The Finch Formerly Known As Gold

21 August 2004

Primary malfunction

Michael Bates is an at-large delegate from Oklahoma to the Republican National Convention, and he's addressed this letter to the chairmen of all the state delegations:

[We will be] looking ahead to 2008 we as delegates will vote on the rules which will govern the Republican Party until the next convention, including the 2008 presidential nominating process. The decisions we make at this convention will shape the contest for our party's next standard-bearer, and it's important that we make the most of this once-every-four-years opportunity to reexamine our rules.

Going as far back at least 10 years, there has been a growing sense that the current system of front-loaded and plurality-take-all primaries does not serve our party well, and that the problem is only getting worse as more states move their primaries earlier. At best, we may well find ourselves in 2008 in the same awkward position that the Democrats are in this year. The nominating process would be effectively over eight months before the election, and the party would be stuck with a presumptive nominee who fails to inspire the grass roots of the party and fails to appeal to the American electorate as a whole. At worst, the shortened primary season may not give us enough time to learn about the candidates. Damaging information may emerge about the presumptive nominee during the many months between clinching the nomination and the convention. Under the current rules, if such a flawed candidate refused to step aside, the convention would have no choice but to go ahead and nominate him.

Leading up to the 2000 convention, the Brock Commission studied reforms and brought forward a recommendation known as the Delaware Plan, which would have addressed front-loading by putting the most delegate-rich states at the end of the primary calendar. The plan received the endorsement of the Republican National Committee, but in the Rules Committee it was killed as the result of lobbying by political operatives who were focused on short-term advantage rather than the long-term health of the Republican Party.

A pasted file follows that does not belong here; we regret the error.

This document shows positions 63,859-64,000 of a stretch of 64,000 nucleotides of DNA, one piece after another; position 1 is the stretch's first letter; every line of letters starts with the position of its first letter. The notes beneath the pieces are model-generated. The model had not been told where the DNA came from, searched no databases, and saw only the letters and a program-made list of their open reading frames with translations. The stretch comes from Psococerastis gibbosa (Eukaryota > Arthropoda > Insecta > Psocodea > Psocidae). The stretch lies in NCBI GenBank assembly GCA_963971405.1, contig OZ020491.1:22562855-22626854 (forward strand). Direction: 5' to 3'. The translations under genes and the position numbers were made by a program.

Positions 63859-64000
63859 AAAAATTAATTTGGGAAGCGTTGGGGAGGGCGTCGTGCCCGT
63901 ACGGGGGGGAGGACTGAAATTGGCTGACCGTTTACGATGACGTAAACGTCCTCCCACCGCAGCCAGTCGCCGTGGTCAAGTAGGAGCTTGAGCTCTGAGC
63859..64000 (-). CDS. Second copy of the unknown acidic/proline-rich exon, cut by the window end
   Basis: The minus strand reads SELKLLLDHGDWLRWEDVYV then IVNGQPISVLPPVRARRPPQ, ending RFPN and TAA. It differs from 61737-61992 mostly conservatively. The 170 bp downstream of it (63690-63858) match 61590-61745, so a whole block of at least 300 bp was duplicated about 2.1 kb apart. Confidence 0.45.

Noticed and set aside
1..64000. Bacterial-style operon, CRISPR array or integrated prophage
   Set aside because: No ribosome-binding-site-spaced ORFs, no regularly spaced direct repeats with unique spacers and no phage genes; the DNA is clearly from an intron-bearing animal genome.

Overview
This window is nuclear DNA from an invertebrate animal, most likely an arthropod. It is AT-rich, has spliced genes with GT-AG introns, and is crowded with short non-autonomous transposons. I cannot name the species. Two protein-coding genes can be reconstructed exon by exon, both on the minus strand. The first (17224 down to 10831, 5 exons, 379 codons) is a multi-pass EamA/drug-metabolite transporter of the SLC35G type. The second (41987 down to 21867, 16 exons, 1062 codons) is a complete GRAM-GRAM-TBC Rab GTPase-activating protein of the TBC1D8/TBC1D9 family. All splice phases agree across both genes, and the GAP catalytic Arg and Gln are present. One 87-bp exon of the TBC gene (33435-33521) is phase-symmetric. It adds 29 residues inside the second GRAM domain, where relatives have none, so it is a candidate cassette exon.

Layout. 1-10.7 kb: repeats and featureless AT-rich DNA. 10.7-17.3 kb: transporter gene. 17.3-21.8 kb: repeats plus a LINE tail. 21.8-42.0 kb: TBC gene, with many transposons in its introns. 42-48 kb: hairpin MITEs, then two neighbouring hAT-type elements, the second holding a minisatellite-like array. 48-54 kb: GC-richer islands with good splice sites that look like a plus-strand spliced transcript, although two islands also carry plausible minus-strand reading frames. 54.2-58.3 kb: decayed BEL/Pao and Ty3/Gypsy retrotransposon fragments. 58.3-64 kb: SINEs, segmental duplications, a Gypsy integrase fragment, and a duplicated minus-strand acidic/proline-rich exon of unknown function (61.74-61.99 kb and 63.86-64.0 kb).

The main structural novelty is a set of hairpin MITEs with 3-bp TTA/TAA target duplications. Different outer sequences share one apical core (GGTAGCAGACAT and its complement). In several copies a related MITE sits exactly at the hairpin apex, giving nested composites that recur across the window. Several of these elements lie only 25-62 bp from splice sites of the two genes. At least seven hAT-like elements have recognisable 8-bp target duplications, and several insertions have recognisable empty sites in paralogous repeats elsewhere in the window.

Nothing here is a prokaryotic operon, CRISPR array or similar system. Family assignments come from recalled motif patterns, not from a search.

First off, I don't think for a minute that Bates is suggesting that John Kerry step aside in favor of someone the Democrats might actually like. Kerry meets the party's quintessential requirement: he is not George W. Bush.

The Delaware Plan, written largely by Wilmington attorney Richard A. Forsten, calls for the twelve smallest states and the District of Columbia to vote in February, the next larger states in March and April, and the largest in May. Its advantages seem apparent: the first batch of states will have relatively low media expenses, which theoretically should allow a greater number of candidates to test the water, and since the last 12 states have nearly half the convention delegates, the nomination likely won't be locked up until May.

"Likely" doesn't mean "always," though, and concerns by big states that they might be cut out of the action have led to developments such as the California Plan, which introduces random factors to mix up the rigid stratification implied by the Delaware Plan.

Still, there's one question that won't go away: do we need primaries at all? Would we be better served if we followed the Iowa model, caucuses starting at the precinct level? Would voters have more interest? Judging by primary turnouts, they could scarcely have less interest now.

Posted at 10:11 AM to Political Science Fiction